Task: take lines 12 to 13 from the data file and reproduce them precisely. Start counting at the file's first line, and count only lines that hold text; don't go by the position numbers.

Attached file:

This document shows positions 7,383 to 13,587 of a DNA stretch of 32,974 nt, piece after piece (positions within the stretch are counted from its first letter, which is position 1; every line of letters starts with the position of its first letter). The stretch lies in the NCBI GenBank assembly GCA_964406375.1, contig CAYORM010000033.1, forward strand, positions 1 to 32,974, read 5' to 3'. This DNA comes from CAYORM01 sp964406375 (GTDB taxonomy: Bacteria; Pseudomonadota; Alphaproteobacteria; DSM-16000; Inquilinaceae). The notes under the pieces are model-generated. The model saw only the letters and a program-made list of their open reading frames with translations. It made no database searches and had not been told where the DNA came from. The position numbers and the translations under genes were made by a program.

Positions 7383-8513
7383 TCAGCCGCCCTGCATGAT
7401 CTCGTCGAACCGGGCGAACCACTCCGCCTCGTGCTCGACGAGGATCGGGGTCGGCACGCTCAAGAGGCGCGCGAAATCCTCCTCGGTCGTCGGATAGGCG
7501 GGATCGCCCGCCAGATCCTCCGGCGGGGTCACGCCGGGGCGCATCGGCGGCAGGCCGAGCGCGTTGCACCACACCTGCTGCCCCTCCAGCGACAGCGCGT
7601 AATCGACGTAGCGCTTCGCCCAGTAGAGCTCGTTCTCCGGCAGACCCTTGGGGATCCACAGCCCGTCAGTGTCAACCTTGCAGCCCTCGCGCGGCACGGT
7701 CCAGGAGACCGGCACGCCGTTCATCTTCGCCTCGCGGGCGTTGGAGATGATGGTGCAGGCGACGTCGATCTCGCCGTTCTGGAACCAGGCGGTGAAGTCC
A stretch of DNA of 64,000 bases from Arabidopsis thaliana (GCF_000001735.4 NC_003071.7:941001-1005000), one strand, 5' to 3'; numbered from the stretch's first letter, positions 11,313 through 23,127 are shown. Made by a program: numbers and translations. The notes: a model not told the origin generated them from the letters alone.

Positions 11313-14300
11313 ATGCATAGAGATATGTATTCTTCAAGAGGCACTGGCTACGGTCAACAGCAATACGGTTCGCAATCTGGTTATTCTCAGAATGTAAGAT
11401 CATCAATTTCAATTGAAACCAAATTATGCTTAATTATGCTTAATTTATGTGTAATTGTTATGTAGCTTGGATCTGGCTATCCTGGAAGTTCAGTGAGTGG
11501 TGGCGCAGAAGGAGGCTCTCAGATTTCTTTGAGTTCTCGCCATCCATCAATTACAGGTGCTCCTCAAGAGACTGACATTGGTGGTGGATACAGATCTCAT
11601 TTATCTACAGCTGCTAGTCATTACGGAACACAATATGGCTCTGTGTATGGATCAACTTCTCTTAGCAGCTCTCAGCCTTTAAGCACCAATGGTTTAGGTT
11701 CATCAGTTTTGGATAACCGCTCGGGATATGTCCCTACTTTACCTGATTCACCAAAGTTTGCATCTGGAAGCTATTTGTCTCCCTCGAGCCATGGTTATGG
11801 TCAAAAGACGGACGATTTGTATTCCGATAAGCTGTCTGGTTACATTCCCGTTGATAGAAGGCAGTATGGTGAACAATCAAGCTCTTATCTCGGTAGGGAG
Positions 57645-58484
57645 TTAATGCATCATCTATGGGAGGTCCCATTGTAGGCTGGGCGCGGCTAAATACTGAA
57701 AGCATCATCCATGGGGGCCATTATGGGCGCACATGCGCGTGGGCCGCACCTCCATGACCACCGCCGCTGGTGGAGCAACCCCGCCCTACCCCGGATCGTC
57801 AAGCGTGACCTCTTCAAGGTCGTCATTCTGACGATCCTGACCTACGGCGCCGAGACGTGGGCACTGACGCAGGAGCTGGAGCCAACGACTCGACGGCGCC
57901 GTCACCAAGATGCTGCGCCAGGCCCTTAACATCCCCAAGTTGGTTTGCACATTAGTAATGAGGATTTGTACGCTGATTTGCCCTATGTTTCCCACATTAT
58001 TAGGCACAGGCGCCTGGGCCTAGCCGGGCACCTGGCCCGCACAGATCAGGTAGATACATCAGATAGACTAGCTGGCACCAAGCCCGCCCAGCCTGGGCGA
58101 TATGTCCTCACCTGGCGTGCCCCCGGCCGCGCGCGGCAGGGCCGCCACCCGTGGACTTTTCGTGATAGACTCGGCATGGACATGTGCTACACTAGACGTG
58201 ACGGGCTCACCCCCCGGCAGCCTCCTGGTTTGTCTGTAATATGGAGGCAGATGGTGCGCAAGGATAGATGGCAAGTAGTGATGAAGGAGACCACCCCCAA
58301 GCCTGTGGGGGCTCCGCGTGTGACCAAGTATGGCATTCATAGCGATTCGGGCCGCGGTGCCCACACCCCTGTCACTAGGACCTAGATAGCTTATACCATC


11501 TGGCGCAGAAGGAGGCTCTCAGATTTCTTTGAGTTCTCGCCATCCATCAATTACAGGTGCTCCTCAAGAGACTGACATTGGTGGTGGATACAGATCTCAT
11601 TTATCTACAGCTGCTAGTCATTACGGAACACAATATGGCTCTGTGTATGGATCAACTTCTCTTAGCAGCTCTCAGCCTTTAAGCACCAATGGTTTAGGTT